Jonathan: It’s a good question. I’m not sure if there was one Aha moment, although I can think of a few that might qualify, but I’m lucky I have a degree from a, uh, uh, a university that affords me privileges I may or may not actually deserve. And people make judgements about me without even knowing me, that they, they make assumptions that most of the time, not always, but most of the time will work in my advantage, to my advantage. And yet it’s bizarre because I have that college degree largely because of who I was in high school. Why should we have such a heavy reliance on proxies like degrees, which have value, don’t get me wrong, but I watched for a long period of time working in the learning and the workforce development and the training space in which, you know, people with the most important in demand necessary skill learn them either through a series of great and important measurable life experiences.

They earn them by going to boot camps or training programs or just beg, being good at what they do at their work and in turn becoming so good that they can be relied on to to do those tasks. And I kind of feel that the world is very unfair to most people, and if we’re going to put labels on people, let’s put labels on people that (a) They get to control and direct in terms of who gets to see and, and they should have ownership and access to them. Be able to direct how and where they tell their story. To me it’s always kind of felt like it should be. It takes a village to help people get ahead in the world and it behooves everybody who interacts with everyone else to like do their part, to tell that person’s story. We know that when we talk about what we do as resume worthy achievements that come from credible places, people, organizations who are willing to go on the record and indicate what what somebody can do.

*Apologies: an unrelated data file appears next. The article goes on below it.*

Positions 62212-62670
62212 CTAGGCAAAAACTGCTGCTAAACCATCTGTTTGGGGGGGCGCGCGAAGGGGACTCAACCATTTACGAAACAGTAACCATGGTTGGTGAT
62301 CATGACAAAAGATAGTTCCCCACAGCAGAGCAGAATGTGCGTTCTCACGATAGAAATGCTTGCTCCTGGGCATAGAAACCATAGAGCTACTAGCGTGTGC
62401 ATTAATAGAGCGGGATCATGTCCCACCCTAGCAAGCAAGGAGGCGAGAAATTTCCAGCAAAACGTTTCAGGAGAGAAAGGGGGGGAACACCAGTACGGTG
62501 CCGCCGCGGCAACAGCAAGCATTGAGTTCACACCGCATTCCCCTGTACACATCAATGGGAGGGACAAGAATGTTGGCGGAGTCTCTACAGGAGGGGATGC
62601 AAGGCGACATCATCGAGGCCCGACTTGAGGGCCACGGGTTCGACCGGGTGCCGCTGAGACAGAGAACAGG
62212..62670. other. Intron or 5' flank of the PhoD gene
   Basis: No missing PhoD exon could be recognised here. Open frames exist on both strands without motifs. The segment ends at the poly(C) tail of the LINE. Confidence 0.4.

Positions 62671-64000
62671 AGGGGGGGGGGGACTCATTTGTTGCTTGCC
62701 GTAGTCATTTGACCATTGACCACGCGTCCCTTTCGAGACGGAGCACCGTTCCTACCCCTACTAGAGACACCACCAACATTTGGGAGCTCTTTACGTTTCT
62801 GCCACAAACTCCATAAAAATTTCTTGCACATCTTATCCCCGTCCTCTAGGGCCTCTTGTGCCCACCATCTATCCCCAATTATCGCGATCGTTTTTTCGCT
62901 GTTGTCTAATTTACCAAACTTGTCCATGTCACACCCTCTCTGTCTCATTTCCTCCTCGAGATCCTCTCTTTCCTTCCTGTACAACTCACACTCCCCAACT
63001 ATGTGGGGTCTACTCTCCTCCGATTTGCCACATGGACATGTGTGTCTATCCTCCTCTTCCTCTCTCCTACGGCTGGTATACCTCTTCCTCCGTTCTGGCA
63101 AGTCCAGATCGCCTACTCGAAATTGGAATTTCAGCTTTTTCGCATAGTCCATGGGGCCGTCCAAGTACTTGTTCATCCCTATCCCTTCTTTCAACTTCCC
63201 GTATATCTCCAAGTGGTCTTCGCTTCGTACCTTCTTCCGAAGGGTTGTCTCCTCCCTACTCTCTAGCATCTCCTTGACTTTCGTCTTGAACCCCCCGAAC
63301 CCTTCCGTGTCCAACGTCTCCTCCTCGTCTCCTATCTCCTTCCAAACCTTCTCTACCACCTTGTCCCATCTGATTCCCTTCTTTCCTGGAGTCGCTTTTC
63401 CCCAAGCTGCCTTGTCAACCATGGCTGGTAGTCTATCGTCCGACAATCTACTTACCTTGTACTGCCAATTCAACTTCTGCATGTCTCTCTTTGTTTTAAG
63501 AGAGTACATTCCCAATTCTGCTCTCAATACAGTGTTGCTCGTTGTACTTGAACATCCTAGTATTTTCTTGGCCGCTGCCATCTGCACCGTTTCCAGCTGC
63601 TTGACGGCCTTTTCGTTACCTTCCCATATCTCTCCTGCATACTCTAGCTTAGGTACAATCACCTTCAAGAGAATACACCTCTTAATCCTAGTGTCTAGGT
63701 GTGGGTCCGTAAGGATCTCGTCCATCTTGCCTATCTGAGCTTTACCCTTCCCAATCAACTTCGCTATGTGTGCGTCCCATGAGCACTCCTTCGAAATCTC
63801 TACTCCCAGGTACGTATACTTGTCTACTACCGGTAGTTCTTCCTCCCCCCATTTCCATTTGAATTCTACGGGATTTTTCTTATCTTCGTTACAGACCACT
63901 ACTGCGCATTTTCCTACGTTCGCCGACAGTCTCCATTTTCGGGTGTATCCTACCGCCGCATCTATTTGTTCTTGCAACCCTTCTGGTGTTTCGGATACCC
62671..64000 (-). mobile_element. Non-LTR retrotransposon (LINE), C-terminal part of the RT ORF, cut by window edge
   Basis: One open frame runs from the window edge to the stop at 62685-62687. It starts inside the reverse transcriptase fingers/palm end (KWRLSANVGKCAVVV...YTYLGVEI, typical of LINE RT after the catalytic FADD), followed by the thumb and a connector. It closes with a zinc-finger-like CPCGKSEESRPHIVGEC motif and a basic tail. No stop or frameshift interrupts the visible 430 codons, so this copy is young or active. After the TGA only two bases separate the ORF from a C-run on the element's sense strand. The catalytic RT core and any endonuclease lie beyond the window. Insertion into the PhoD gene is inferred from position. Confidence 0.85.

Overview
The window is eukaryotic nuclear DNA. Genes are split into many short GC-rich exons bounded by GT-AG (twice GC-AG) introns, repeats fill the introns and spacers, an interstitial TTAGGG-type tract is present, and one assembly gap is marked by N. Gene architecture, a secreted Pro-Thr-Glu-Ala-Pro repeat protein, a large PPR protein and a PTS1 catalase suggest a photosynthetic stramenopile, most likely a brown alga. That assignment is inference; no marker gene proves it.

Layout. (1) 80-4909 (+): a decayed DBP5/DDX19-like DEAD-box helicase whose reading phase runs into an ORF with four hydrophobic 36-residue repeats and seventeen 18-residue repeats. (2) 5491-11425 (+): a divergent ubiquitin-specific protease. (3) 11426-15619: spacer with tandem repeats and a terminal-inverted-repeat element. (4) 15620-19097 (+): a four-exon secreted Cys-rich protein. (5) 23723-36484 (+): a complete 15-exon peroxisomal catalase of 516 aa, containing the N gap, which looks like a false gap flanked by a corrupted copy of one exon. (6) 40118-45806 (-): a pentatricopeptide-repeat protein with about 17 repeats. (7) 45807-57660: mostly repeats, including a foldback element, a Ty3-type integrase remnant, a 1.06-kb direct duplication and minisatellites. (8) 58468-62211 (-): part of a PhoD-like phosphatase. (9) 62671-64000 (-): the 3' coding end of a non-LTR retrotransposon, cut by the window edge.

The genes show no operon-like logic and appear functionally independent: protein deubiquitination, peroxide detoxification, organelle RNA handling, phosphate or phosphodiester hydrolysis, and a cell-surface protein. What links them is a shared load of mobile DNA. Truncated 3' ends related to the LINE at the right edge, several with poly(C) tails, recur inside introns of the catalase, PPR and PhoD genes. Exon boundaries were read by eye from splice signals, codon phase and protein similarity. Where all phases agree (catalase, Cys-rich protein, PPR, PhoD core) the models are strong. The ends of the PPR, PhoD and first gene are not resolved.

I think of this and I’ve, I think about portable skill recognition as a, as a benefit of employment today. If you’re going to deposit a direct payment into someone’s bank account for their week or two or month of work, you should be depositing verified skills into their human capital bank account that show what they actually have done and what they contribute. I think that sort of should be a right for every employee and there’s no reason that you should leave a job and then have to tell your, be relied on to tell your your own story and it’s not just about leaving a job. Companies actually see much better results to the bottom line when they switched to a culture of recognition, they can determine who in their team, whether it’s a team of 10 or 15 or a global organization of half a million people find who’s got the talent in a consistent and trusted way.

They create standards that help people be able to showcase what they know. So two people, whether one’s a male or female or one’s white or one’s black, be able to tell, tell their story in a consistent way that removes biases. And we know there are many biases in the workplace. We know that there’s still pay gaps between men and women that are significant, where women are earning 80 cents on the dollar for what men earn for doing the same job. And women of color have an even greater disparity. And so a lot of the reason that’s happening is because we put a lot of unstructured, unverified data into the top of the funnel. We call those job applicants and resumes. And then because people are pressed for time and they need to make hires, they use arbitrary ways of cutting the field down to a select few that they can put through a more rigorous interview process. By the time they’ve done that, they’ve now already summarily dismissed the people who may actually be best fits for those jobs. I really think that by structuring the information, by making this part of our culture, by helping businesses see the real-time benefits of doing it, we can actually change the way we deploy human capital, and that’s, that’s a big deal.